Feb. 13 (Bloomberg) -- Nigeria’s naira depreciated the most in two weeks against the dollar on speculation oil industry dollar sales will decline, putting the local currency under pressure.
The currency of Africa’s largest oil producer declined 0.2 percent to 159.11 per dollar as of 3:30 p.m. in Lagos, the commercial capital, headed for its biggest fall since Jan. 30, according to data compiled by Bloomberg.
Nigeria’s central bank offers foreign currency to lenders at twice-weekly auctions and the interbank market as it tries to keep the exchange rate around a midpoint of 155 naira to a dollar. The oil industry is the next major source of dollar supply to lenders, particularly around the month-end when companies exchange dollar earnings for naira to meet local obligations. The naira appreciated at the interbank foreign exchange market last week on the back of dollar sales by oil companies, analysts at Lagos-based Cowry Asset Management Ltd. said in a note to clients today.
“Traders are expecting a slowdown in oil industry dollar sales halfway in the new month, creating uncertainly on the supply side of the market,” Sewa Wusa, currency analyst at Lagos-based Sterling Capital, said by phone. The central bank may not be able to meet the additional demand, putting the naira under pressure, he said.
Nigeria sold $250 million at a foreign-currency auction today, the Abuja-based Central Bank of Nigeria said, without mentioning the amount demanded by lenders. Dollars were sold for between 156.50 naira and 156.92 naira each, with the marginal rate, which is also used as the prevailing exchange rate at 156.50 naira, unchanged from the previous sale on Feb. 8, it said in an e-mailed statement.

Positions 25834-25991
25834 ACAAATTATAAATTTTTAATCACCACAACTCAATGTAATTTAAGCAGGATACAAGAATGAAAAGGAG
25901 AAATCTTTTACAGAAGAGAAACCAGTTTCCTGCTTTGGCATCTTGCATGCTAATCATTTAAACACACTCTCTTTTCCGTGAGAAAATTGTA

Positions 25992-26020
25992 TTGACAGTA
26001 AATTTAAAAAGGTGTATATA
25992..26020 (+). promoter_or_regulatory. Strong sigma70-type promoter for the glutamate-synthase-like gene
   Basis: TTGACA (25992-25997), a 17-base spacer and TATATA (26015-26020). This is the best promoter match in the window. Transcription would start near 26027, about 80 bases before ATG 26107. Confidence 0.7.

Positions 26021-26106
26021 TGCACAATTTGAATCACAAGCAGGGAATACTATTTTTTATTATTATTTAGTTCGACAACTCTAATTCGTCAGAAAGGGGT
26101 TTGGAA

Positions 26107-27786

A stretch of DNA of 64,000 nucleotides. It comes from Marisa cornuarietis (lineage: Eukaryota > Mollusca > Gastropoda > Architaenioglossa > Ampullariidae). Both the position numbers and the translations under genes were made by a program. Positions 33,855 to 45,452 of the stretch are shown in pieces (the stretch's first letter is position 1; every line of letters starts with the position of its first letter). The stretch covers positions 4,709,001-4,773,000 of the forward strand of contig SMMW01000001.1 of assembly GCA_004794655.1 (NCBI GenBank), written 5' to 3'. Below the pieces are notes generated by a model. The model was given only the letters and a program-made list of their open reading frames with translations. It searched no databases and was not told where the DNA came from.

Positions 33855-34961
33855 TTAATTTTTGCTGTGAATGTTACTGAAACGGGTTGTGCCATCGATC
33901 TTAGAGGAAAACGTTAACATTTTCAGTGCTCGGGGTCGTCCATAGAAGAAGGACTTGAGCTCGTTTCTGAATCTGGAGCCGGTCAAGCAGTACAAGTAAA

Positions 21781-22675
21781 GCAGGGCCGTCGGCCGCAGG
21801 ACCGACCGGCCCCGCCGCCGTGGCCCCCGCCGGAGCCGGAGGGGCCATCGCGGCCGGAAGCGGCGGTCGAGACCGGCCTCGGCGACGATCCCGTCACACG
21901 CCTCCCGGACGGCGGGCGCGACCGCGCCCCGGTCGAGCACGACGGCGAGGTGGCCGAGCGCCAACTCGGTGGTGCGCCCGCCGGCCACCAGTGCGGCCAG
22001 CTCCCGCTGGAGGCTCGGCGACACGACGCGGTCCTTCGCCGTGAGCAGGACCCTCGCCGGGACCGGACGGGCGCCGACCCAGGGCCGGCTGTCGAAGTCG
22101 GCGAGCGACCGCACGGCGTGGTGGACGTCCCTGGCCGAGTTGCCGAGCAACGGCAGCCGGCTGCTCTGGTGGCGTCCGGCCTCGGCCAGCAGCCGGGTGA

The central bank would like to keep the exchange rate stable after lowering its band against the dollar last year, Governor Lamido Sanusi said Jan. 31. The regulator kept its benchmark interest rate unchanged at a record high for a second consecutive meeting on Jan. 31, to curb inflation after the government partially removed fuel subsidies, boosting gasoline costs.
There may be increased demand for the dollar this week as there was only one auction last week because of a public holiday, Cowry Asset Management analysts said. The central bank will hold the second of its twice-weekly foreign currency auction on Feb. 15.
Ghana’s cedi was unchanged at 1.7084 per dollar as of 3.30 pm in Accra, the nation’s capital, according to data compiled by Bloomberg.
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